"Shady" by Patrick Corbin Photo Credit Christopher Duggan

Wednesday brought CorbinDances to Gotham Dance Festival, with a new piece entitled “Shady.” Comprised of eight different sections, all set to changing music selections, “Shady” wavered between a character study and a dynamic group movement . Although there are common movement and spacial motifs that connect the sections, I wonder if “Shady” is in Corbin’s mind a full evening work or a compilation of separate thoughts. In the first half of the piece, there is an elusive dark force at play as dancers approach eachother and the movement with suspicion. They are pulled off their centers by unseen forces, and they seem pulled against their will into whirling and collapsing. Soon, the piece introduces a solo by Corbin’s Michael Trusnovec, whose strong sensual quality evokes a Footloose-like exploration of his own identity. Next, in section “three” (the most gripping section for me) members of the company trade the spotlight for a gestural section: in place, they measure, attach, wrap, tie, wind, pull and drop what is unmistakably, albeit invisible, a length of string. Their pinched fingers and quizzical focus are consistent, but some dancers’ strings are more believable than others. Because the string is an imagined element, I want to know its exact thickness, texture and weight from the way they handle it–a tough but essential task. In “four”  we see a love triangle, one girl left in slow motion in the background as a pas de deux occurs. The second half soon reveals what seems another trio, one couple in turmoil, this time both males. This time the interaction ends with a prolonged kiss, which seems to jump out of left field. Group sections, sprinkled in between, lose focus on the ideas brought forward. The movement is exciting, but the questions distract me.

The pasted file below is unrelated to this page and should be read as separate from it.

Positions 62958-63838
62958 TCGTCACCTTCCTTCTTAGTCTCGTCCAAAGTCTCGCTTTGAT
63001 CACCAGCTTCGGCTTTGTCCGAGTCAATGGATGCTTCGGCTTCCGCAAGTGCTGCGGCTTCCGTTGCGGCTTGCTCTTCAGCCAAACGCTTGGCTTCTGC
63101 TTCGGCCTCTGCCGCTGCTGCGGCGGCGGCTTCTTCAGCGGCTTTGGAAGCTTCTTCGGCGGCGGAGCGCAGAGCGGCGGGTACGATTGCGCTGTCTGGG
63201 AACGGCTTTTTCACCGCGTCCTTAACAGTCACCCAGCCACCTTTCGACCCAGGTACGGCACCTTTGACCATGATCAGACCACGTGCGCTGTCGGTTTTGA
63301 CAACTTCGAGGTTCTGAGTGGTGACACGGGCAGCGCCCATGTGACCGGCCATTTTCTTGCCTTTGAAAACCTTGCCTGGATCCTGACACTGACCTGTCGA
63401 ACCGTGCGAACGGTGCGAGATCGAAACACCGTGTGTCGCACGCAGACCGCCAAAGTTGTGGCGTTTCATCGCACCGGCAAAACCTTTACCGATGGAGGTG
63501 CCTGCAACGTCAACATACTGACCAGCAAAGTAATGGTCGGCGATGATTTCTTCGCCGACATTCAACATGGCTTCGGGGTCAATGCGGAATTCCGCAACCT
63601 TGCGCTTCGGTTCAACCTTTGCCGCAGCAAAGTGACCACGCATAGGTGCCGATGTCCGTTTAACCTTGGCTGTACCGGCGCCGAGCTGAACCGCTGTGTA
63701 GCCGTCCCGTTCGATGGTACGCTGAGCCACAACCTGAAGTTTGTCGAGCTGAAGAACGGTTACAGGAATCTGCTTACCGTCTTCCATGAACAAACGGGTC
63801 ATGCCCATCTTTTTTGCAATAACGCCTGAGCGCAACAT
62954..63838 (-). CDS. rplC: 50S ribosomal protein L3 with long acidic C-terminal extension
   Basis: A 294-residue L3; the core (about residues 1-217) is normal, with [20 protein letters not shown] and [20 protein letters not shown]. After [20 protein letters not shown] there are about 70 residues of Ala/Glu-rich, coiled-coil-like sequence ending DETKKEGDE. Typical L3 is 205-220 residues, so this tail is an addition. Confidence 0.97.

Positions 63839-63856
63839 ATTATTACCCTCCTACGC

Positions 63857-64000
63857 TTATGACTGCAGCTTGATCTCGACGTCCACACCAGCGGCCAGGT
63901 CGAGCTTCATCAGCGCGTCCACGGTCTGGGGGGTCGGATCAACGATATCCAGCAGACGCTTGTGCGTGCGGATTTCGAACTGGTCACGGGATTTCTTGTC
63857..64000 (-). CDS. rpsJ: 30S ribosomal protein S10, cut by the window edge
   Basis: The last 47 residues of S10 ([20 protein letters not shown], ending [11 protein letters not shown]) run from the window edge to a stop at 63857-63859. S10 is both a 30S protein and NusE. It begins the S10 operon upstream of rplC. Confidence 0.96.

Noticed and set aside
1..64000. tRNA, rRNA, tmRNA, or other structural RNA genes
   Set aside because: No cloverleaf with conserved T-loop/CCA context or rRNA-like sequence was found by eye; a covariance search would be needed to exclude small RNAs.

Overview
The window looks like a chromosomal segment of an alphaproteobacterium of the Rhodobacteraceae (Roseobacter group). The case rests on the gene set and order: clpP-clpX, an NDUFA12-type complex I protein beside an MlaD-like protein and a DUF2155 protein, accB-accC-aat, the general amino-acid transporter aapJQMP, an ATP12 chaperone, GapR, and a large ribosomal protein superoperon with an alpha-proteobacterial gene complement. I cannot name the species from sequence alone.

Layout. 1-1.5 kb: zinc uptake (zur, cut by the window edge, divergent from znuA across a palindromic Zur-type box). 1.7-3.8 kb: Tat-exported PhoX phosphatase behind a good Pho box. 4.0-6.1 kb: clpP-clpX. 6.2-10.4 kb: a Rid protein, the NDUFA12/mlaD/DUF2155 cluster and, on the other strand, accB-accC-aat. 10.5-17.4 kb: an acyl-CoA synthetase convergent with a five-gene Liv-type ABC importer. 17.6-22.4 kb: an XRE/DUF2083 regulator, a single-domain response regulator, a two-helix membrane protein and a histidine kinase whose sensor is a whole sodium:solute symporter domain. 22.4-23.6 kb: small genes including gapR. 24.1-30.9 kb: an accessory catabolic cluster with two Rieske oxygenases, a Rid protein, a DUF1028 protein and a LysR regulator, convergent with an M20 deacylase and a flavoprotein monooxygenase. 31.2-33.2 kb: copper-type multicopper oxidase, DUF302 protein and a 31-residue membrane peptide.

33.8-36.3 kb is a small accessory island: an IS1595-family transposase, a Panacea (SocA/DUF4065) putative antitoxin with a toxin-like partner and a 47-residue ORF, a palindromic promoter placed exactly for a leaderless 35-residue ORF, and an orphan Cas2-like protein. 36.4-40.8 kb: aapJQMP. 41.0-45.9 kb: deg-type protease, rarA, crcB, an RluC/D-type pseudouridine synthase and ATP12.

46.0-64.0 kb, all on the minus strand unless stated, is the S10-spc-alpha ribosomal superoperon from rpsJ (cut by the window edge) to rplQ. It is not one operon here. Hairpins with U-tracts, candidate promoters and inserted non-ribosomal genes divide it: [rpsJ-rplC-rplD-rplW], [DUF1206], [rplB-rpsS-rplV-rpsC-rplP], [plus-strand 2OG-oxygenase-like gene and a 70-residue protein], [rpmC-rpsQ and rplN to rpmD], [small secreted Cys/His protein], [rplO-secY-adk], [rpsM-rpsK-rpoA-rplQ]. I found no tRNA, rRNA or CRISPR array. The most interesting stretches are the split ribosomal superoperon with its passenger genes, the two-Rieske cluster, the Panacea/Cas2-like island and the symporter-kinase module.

[quote_left]Because the string is an imagined element, I want to know its exact thickness, texture and weight from the way they handle it–a tough but essential task.[/quote_left]

When “Shady” concludes with the company now all in white rather than the previous black, there is an implied peaceful resolution. But I feel left behind in how we got there. I would have rather stayed with Corbin’s invisible strings the whole evening, and seen what wonderful transmutations were possible.

Gotham Dance Festival concludes for this go-round. I can’t wait to see who Ken Maldonado will bring to us next. We’ll be waiting.

 

Post by Emeri Fetzer

Emeri is Managing Editor of DancePulp.com and a full–time freelance performer. Emeri most recently danced in Punchdrunk's 'Sleep No More' NYC and in original choreography for PITH Dance. Originally from Salt Lake City, Utah, with BA’s in Dance Choreography and English from Goucher College, Emeri loves to marry writing with a strong passion for movement. She is also a regular contributor for Theater Development Fund's online magazine TDF Stages.

Comments (1)

  1. Friendly Neighborhood Spidey June 10, 2011 at 12:33 pm

    These posts are written with such care and passion, they deserve to be published. Three cheers for Ms. Fetzer and Dance Pulp.